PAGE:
where hippuric acid can be seen along with a smaller peak of methylmalonic acid. We reported propionic academia (PA) (Fig. 3A before and B after management) in two patients, where the lower 3-hydroxypropionic acid level could characterize the ketoacidotic state profile of PA from multiple carboxylase deficiency (MCD). Elevated levels of specific organic acids were diagnostically significant in the initial urinary organic acids screening by HPLC, as glutaric and 3-hydroxy-glutaric acids in glutaric aciduria type I (GA1) (which were remarkably elevated in all patients) (Fig. 4), 3-hydroxyisovaleric acid in patients with isovaleric aciduria (IVA) (Fig. 5), 2-methyl-3-hydroxybutyric and 2-methylaceto-acetic acids in patients with b-ketothiolase deficiency (BKT) (Fig. 6), and pyroglutamic acid in a patient with pyroglutamic aciduria (Fig. 7).

Multiple urinary organic acid abnormalities reported by HPLC for maple syrup urine disease (MSUD) patients, who were diagnosed by LC-MS/MS, included pyruvic, 2-keto-3-methylvaleric, 2-ketoisocaproic, lactic and 2-hydroxyisovaleric acids (Fig. 8).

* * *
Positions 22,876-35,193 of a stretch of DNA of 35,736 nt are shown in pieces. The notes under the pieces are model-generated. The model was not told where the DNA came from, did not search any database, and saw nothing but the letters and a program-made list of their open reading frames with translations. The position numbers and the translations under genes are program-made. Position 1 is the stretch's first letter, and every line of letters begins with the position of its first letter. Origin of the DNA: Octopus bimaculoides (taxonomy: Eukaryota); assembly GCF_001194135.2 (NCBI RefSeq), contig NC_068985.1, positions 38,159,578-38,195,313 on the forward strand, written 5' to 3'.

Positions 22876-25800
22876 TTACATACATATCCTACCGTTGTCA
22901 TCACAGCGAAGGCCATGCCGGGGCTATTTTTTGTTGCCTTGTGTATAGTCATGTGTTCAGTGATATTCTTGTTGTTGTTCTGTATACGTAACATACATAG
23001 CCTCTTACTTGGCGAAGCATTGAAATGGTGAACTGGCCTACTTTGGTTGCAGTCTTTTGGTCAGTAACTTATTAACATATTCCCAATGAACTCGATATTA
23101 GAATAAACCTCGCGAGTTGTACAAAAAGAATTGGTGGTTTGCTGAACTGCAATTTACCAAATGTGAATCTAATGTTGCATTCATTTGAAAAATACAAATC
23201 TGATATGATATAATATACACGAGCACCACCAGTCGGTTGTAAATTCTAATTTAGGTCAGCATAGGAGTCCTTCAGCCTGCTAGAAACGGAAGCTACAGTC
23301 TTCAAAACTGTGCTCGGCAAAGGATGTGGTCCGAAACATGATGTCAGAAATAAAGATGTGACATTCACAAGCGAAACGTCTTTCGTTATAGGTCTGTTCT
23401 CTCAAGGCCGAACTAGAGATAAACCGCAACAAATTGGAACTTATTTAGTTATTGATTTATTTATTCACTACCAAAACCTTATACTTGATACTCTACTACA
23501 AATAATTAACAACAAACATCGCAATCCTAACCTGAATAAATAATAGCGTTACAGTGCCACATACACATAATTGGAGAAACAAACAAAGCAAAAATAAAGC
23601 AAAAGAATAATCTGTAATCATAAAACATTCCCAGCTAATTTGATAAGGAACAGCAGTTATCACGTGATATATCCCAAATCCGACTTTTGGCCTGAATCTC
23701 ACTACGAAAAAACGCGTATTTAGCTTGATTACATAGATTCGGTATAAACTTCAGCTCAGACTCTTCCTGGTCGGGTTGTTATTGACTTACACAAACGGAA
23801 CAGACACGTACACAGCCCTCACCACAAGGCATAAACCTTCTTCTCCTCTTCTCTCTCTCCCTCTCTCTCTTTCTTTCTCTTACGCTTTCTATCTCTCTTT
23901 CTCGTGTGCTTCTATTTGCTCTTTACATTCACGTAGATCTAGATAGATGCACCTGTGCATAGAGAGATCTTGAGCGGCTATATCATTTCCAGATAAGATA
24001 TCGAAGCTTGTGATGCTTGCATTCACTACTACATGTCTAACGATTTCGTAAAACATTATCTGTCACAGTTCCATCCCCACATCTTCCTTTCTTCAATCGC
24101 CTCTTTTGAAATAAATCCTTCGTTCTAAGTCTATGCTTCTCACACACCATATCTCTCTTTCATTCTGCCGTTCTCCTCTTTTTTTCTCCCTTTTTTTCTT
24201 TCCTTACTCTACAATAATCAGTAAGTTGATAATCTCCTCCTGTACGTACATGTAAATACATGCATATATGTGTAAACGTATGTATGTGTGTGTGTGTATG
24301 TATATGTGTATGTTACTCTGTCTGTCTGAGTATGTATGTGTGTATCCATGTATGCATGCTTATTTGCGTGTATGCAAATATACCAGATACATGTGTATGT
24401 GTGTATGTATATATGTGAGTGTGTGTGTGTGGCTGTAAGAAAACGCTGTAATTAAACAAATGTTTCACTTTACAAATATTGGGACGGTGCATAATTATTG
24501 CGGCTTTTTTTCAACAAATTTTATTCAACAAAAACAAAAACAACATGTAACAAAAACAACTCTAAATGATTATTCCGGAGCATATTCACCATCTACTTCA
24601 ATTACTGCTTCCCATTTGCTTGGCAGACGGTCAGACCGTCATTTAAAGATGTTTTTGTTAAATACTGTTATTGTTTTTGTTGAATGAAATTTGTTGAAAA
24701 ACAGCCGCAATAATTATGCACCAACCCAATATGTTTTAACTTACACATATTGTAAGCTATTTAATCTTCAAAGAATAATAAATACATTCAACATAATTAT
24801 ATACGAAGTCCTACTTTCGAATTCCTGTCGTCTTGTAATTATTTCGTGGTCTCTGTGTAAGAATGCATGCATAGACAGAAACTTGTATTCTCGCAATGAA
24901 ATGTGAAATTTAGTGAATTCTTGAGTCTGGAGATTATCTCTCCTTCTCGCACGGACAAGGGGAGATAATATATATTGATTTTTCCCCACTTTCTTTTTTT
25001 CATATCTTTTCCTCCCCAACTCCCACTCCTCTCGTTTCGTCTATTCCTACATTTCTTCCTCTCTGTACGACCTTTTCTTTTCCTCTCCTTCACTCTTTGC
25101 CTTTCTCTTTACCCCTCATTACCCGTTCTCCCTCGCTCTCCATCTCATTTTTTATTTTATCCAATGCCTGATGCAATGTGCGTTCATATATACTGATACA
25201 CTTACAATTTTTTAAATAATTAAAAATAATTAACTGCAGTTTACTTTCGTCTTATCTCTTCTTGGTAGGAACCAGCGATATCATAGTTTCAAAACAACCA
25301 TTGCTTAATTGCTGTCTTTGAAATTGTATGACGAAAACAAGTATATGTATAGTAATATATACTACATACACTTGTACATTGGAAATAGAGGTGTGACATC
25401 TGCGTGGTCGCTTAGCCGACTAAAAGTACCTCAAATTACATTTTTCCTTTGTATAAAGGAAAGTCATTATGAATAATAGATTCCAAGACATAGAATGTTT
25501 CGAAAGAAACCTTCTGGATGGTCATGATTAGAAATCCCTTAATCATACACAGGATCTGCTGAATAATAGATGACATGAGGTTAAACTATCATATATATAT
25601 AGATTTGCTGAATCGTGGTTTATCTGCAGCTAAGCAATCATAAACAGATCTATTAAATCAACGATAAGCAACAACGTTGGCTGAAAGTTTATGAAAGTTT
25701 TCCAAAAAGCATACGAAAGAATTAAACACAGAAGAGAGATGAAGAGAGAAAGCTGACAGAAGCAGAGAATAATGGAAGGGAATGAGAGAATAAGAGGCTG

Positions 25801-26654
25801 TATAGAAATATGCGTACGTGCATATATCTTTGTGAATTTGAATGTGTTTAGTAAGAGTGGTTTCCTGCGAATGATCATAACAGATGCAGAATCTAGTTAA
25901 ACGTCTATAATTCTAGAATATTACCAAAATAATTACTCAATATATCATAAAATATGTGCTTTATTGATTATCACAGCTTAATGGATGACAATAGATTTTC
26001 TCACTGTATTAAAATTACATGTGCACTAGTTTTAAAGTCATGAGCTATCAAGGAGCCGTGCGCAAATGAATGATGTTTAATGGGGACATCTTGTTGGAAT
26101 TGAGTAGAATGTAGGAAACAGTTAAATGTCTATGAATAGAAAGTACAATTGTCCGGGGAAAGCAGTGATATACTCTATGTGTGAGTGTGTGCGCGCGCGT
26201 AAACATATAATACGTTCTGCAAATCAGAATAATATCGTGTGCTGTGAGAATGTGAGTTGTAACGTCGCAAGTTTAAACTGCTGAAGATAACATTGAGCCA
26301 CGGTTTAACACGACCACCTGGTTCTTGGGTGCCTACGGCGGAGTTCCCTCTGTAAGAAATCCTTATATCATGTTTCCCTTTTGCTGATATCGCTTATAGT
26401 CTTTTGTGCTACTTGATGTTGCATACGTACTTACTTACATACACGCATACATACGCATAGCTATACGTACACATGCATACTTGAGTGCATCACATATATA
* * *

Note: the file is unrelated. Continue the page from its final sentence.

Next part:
Organic acids were identical to those detected with GC/MS for all organic acid disorders. Acylcarnitines and amino acids profiling by tandem mass spectrometry would be more applicable for rapid diagnosis of MSUD (by elevated Leu:Ile, Leu: Ala, Leu:Phe and Valine), IVA (by elevated Isovalerylcarnitine C5), GA1 (by elevated Glutarylcarnitine C5-DC), Inconclusive for MMA, PA (with elevation of both Propionylcarnitine C3 and propionylcarnitine/acetylcarnitine C3:C2), BKT (with elevated 2-methyl, and 3-hydroxybutyrylcarnitine C5-OH) and not diagnostic in cases with pyroglutamic aciduria and lactic acidosis (with falsely negative results).

4.3. Urine samples from patients with IEMs other than organic acidemia

Among the 17 patients with IEMs other than organic acidemia (Table 1), HPLC has detected abnormal urinary organic acid profiles in patients 1-3 with urea cycle defects (where lactic and pyruvic acids were significantly elevated) (Fig. 9) and in mitochondrial disorders cases, patients from 9 to 17, (where elevated lactic and/or pyruvic acids, and either glutaric or 3-hydroxyglutaric acid has been detected (Fig. 10)). Abnormal profiles have been detected by HPLC in cases of creatine

Figure 11 Hyperoxaluria diagnostic peak is oxalic acid [6.31 ± 0.06].

Figure 9 Urinary organic acids from a patient with lactic and

pyruvic acidurias diagnostic peaks are: [7.52 ± 0.11]; 13, lactic acid [10.19 ± 0.09].

pyruvic

Figure 10 Query mitochondrial disorder diagnostic peaks are: 13, lactic acid [10.19 ± 0.09], 19, glutaric acid [11.16 ± 0.20].

Figure 12 Dicarboxylicaciduria diagnostic peaks are dicarbox-ylic acid [7.02] and 4-hydroxyphenyllactic acid.

deficiency, hyperoxaluria (Fig. 11) and dicarboxylicaciduria (Fig. 12), while abnormalities have not been detected by HPLC in cases of non-ketotic hyperglycinemia.